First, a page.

The Returned: The Rise of B-movie Cinephilia


In this post, Vibhushan Subba, one of the researchers who received the Social Media Research grant for 2016, introduces his proposed work.

What is a ghost?
A tragedy condemned to repeat itself time and again? An instant of pain, perhaps.
Something dead which seems to be alive.
An emotion suspended in time.
Like a blurred photograph.
Like an insect trapped in amber.

– The Devil’s Backbone (2001, Guillermo Del Toro)

Picture first, in the murky blue of the sylvan night, one of the vampire’s minions in white satin with exaggerated face paint, false teeth and styrofoam wings flickers in front of you. She struggles to maintain her balance and as she is wheeled towards the camera her wings keep disappearing from shot to shot. Strangely though the disappearing wings seem to have little effect on the vampire’s flying skills. This haunting image is from Harinam Singh’s Shaitani Dracula (2003) which has become iconic in “B” cinephile circles.  Sure, it may just be flawed continuity or men in cheap skeleton suits stomping around scaring unsuspecting victims from behind the bushes. It could possibly be the joy of watching a victim scaring off a monster with an unconventional crucifix, a wheel spanner in the case of Bhoot Hi Bhoot (2000)[1] or it could be the witty dialogue of the Bashir Babbar[2] variety but what is more fascinating is the sudden explosion of a cinephilic desire for such low genres which has exploded on the internet and how it is being circulated.

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Figure 1: Airborne with the wings, Shaitani Dracula

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Figure 2: Airborne without the wings, Shaitani Dracula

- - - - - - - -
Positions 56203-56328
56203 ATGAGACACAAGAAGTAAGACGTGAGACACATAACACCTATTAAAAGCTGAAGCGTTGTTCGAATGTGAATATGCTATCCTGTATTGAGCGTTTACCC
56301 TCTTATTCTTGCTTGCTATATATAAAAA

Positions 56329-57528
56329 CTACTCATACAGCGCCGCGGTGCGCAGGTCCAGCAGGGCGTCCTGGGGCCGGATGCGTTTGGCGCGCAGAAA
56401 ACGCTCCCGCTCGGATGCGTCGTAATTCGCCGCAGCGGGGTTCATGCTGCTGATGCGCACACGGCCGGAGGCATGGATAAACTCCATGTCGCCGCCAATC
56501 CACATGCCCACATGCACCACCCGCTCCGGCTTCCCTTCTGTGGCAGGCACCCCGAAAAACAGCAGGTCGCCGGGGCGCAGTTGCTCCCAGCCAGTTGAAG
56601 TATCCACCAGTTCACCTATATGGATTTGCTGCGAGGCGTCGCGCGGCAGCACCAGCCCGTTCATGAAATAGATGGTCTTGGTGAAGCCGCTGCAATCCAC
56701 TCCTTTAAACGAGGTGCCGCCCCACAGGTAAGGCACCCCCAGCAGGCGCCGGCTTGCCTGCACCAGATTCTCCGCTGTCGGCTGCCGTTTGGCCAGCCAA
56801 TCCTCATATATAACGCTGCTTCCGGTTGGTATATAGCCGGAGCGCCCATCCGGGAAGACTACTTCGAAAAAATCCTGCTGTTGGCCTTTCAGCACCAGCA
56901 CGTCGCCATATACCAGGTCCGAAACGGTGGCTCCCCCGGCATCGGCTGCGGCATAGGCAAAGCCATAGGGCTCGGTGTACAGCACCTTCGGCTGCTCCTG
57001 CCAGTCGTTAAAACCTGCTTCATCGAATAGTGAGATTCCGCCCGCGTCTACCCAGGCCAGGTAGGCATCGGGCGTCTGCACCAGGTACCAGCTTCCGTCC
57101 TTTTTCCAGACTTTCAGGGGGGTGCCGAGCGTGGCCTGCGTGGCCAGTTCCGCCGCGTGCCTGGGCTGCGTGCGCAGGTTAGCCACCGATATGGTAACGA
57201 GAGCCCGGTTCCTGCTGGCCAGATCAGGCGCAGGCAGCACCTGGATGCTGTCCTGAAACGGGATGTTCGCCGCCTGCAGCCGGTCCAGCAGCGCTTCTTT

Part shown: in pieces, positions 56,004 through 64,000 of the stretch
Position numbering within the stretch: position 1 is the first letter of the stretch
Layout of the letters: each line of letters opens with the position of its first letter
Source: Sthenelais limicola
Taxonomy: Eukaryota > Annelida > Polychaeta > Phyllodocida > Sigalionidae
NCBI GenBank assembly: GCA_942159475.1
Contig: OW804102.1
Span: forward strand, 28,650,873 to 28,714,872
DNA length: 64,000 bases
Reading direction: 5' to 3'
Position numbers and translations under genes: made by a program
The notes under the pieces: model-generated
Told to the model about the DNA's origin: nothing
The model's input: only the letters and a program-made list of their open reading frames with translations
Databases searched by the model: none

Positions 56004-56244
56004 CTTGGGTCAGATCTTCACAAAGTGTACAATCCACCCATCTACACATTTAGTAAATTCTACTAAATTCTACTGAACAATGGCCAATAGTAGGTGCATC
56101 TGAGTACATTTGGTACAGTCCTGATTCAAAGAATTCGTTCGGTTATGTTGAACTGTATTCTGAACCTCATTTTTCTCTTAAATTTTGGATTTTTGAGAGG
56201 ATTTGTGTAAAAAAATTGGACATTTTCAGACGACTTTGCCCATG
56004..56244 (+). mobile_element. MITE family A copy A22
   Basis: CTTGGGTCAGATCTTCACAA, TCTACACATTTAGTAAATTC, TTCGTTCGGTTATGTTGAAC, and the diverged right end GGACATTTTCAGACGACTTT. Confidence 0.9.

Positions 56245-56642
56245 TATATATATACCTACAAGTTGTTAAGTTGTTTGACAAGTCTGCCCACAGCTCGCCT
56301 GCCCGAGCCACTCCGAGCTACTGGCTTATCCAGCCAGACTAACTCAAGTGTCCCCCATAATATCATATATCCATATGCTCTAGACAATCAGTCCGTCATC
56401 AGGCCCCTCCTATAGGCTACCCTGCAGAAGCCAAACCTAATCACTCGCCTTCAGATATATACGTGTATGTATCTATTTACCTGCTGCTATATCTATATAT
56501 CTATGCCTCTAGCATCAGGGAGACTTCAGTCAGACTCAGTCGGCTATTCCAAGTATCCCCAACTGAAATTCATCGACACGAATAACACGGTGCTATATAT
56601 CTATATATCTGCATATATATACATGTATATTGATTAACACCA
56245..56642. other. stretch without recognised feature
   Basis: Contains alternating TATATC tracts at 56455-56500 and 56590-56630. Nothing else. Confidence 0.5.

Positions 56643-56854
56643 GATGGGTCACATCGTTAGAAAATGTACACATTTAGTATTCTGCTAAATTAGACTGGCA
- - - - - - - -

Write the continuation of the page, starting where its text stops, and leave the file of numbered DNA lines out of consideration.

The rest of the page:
Consider this, Aditya Savnal, a blogger and content writer, in his post The Ootywood series – Loha feels that Martin Scorcese drew inspiration from Loha while filming The Departed. He believes that Mark Wahlberg’s character borrows heavily from Inspector Kale’s character in Loha. Meanwhile, the high priest of sexploitation, Kanti Shah has been catapulted to cult stardom. His film Gunda (1998) is the stuff of legends, receiving a rating of a perfect 10 in IMDB [3] at one point of time, unsettling films like The Godfather and The Shawshank Redemption. In other platforms DVD labels are competing against each other to upload their most obscure collections. Elsewhere, award shows are being organised to showcase the worst in cinematic history (Golden Kela Awards comes to mind) [4]. In other words it would be no exaggeration to state that there is today a vibrant community of B-movie cinephiles which I call cinephilia undead operating within the folds of the internet. Born completely on the networked environment of the internet, this cinephilia has revived the forgotten history and aesthetic of B-movies, horror and sexploitation films that sit at the bottom of the cinematic ecology in India. “We watch everything that these movies have to offer…say for instance if an audience member has a fetish about watching people having sex with ghosts, they will show that. Where would you get this in normal Bollywood? We are the people who watch these kinds of films and we are on YouTube, Twitter, FB, blogs…”,[5] says Aseem Chandaver who is one of the most active B-film enthusiasts and collectors operating on the net under his pseudonym Neelouli on YouTube and Gina Kholkar on Twitter. He started his YouTube channel Neelouli in February 2007.

From being ridiculed and put down as trash these films are today openly celebrated on internet forums, movie blogs, YouTube channels, Facebook and Twitter pages. The Facebook page I LOVE TRASHY HINDI MOVIES, for instance, which has more than 5000 members is an eclectic collection of film clips, film posters, gifs, memes, music recordings, old photographs related to B movies. The contributors to this page range from filmmakers, copywriters, bankers, engineers, research scholars, chartered accountants and students marks the rise of a new class of people that have started to watch these films.